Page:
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    Hi all,
    Last edited by MyBodyMyTemple; 01-26-2011, 11:36 AM.

  • #2
    Check how you feel.

    I’m currently undergoing a 30 day “cleanse” where I’m going to eat a very clean primal diet, comprised of meats veggies fruits and eggs. I don’t typically consume nuts, and my dairy sources were only heavy cream and butter which I’m not consuming for right now.

    To be honest, I only feel crappy when I have a LOT of either grains or sugar (dairy has never made me feel physically bad, but we’ll see once I reintroduce it)

    - If I have a lot of grains (like more than one slice of pizza) I get very very tried and groggy, but mostly just very physically tired.
    - If I had a high concentration of sugar (like a standard size bag of skittles) I become nauseous and usually get a headache, I’ve thrown up as a result of too much sugar.

    These are things that I’ve experimented with either purposely or just cus they were around or in a moment of weakness, but they happen every time without fail.

    Other grains don’t have such a serious impact. I can have some white rice, or even some bread and feel okay. Again, dairy doesn’t seem to do anything detrimental to me but then again I don’t just drink milk, I only add small amounts to food or drink.

    If your concern is having to completely eliminate grains and dairy what I’m saying is you don’t absolutely have to depending on your needs. I should have stated that I’m a healthy individual with no history of diabetes or any present ailment. Some folks here DO have to completely get rid of gut allergens and other such triggers.

    Final word, I do believe complete abstinence from grains is a step towards better health, there’s just nothing “essential” about them at all. If it’s carbs you’re after there’s way better choices.
    I used to seriously post here, now I prefer to troll.

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    • #3
      Do what works for you. Some people live to a ripe old age eating grains with no complaint. Even in losing weight I think that some people do better trying to reduce carbs and for others fat is a better choice. There is no one lifestyle that will work for everyone.
      http://www.facebook.com/daemonized

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      • #4
        Try one plan for a year, then switch to the other plan for a year. You have a whole lifetime to experiment, so you have time to give each plan a really thorough chance. I don't believe eating grains for one year will kill you, neither will abstaining from grains for one year. It's what you do over a lifetime that matters.
        Liz.

        Zone diet on and off for several years....worked, but too much focus on exact meal composition
        Primal since July 2010...skinniest I've ever been and the least stressed about food

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        • #5
          I'd like to know what was compelling in the argument about needing grains and dairy.

          That aside, everyone above has made the correct point, which is essentially to "listen to your body." Why not eat clean primal for a long period of time, then eat some grains and see how you feel.

          Originally posted by MyBodyMyTemple View Post
          I'm at the point when I am going to fully commit or put it away.
          I don't really understand why you're making it such an all-or-nothing situation. It seems like what you are really looking for is an answer to the last 10 lbs...

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          • #6
            Originally posted by lcme View Post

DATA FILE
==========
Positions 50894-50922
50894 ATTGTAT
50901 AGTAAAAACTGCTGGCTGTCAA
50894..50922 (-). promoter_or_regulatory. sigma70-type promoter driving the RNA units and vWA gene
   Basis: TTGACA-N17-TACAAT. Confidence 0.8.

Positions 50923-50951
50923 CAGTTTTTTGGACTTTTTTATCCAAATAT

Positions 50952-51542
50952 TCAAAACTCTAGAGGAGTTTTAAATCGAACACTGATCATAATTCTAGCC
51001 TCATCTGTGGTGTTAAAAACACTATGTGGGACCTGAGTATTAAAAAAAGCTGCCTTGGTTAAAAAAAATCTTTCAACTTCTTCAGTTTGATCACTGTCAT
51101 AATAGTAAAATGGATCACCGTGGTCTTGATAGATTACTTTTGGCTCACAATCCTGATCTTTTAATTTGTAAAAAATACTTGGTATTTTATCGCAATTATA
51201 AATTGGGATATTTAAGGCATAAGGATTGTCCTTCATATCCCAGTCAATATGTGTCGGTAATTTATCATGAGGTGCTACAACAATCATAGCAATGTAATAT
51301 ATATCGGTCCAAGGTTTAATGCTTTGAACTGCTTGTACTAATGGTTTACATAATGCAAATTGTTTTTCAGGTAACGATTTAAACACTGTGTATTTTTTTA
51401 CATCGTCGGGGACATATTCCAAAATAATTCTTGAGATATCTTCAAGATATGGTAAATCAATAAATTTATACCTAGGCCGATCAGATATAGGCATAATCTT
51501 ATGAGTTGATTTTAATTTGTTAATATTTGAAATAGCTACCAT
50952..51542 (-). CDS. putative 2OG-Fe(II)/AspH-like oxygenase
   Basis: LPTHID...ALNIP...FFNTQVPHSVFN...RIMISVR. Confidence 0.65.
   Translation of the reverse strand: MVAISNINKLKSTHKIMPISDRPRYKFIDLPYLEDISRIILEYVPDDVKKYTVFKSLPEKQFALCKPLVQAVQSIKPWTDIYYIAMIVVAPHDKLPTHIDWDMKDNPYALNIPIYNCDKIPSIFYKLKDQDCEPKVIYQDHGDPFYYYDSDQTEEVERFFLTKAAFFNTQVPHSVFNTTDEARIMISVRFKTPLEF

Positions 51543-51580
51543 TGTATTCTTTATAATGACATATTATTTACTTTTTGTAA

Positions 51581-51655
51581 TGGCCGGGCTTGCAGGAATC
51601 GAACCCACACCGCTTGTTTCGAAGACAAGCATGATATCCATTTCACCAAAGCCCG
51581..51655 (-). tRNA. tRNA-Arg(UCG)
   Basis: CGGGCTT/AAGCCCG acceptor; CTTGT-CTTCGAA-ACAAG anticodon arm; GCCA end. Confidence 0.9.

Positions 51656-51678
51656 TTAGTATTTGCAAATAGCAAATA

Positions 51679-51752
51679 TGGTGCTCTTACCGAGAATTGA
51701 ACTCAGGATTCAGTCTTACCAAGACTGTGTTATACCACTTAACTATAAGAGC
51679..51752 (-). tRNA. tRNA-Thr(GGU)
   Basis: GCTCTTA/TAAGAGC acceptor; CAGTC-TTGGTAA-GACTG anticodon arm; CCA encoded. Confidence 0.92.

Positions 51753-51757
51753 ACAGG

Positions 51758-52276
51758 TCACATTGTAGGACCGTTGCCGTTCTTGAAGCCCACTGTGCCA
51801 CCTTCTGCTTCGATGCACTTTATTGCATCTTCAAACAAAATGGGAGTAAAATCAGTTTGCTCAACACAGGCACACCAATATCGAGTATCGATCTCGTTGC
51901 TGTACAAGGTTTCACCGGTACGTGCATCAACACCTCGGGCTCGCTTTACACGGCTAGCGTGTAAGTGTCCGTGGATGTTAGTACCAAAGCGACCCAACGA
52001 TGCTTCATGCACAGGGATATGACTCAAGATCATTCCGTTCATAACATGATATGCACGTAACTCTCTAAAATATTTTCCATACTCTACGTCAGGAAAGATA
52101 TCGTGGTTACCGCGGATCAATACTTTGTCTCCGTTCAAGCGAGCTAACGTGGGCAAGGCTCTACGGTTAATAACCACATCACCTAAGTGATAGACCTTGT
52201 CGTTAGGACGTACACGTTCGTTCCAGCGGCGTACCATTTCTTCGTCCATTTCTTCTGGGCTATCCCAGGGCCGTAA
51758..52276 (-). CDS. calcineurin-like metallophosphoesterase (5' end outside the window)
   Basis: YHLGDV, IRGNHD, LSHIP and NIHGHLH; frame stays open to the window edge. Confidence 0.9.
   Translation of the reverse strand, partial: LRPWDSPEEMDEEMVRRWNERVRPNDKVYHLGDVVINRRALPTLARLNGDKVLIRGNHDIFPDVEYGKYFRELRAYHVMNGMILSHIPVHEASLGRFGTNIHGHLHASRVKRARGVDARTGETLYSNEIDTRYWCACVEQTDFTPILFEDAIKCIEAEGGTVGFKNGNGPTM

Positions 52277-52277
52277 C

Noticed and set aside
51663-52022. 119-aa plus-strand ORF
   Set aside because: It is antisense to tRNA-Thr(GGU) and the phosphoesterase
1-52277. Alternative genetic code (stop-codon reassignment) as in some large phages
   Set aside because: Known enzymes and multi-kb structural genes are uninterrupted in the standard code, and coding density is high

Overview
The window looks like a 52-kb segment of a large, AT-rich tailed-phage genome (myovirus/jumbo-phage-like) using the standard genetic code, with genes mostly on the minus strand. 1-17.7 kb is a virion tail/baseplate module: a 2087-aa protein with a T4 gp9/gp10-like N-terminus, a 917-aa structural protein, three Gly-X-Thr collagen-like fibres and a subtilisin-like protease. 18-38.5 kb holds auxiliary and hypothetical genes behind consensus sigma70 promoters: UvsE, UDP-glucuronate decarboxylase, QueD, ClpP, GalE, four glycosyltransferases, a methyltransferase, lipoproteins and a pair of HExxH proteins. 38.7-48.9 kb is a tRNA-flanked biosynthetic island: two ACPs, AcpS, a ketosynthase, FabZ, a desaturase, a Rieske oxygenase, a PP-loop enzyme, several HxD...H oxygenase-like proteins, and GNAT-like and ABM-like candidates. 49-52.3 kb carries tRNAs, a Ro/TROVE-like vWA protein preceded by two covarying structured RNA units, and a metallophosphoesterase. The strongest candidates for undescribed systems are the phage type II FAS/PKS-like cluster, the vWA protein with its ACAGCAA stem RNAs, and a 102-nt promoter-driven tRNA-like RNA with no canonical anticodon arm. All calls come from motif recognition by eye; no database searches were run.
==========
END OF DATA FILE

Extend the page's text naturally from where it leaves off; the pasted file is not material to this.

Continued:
I'd like to know what was compelling in the argument about needing grains and dairy.
            Me too. As far as I know, there is no nutrient in grain that is not more plentiful and more bioavailable in vegetables. And while dairy may contain some good nutrition, it also makes a lot of people sick. There is no NEED for either.

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            • #7
              I haven't read "Intuitive Eating," but I do know that it is kind of like the Bible of the fat acceptance movement. To me that indicates that it doesn't talk about the detrimental value of any foods because it doesn't want to shame people for eating them or create a diet/deprivation mentality--not because of what's actually scientifically optimal for your body. Ultimately, though, it is up to you to try it out. I would recommend going a whole month without grains or sugar, adding them back in, and then seeing how you feel.

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              • #8
                Like others, I'd love to hear what the author thinks grains offer that veggies/fruit don't.

                My take is that no matter what macronutrients balances work best for someone individually, as carb sources go? It's tough to justify displacing yummy, nutritious vegetables and fruit with an equivalent pile of grain calories.
                "Trust me, you will soon enter a magical land full of delicious steakflowers, with butterbacons fluttering around over the extremely rompable grass and hillsides."

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                • #9
                  I agree on the testing approach, with one caveat. There is good science to show that grains, particularly gluten containing ones are biologically bad for you. That is, you can measure the effects in the vast majority of people. It's not a theory, it's a fact, whereas this sounds like a theory to me.
                  My primal journal
                  You might find these handy: Free gluten free restaurant cards in 50+ languages
                  In Praise of the Primal Lifestyle

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                  • #10
                    I love the idea of intuitive eating. However, over time, I have noticed, if I eat how I want, I ALWAYS eat more than my body needs and I put on weight. I put this down to the fact that I over eat becuase I just love to eat or its it becuase ( and I think this is why) grains and sugar make me crazy with cravings AND have bought into the all or nothing mentality. The only time I've lost it was restriced eating, lots of running and what I now know to be IF. Back then I was basically eating primal and didn't know it.

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                    • #11
                      Originally posted by racingsnake View Post
                      I agree on the testing approach, with one caveat. There is good science to show that grains, particularly gluten containing ones are biologically bad for you. That is, you can measure the effects in the vast majority of people. It's not a theory, it's a fact, whereas this sounds like a theory to me.
                      No, it sounds like an hypothesis. Theories have been tested and shown to work. Hypotheses have not yet been tested.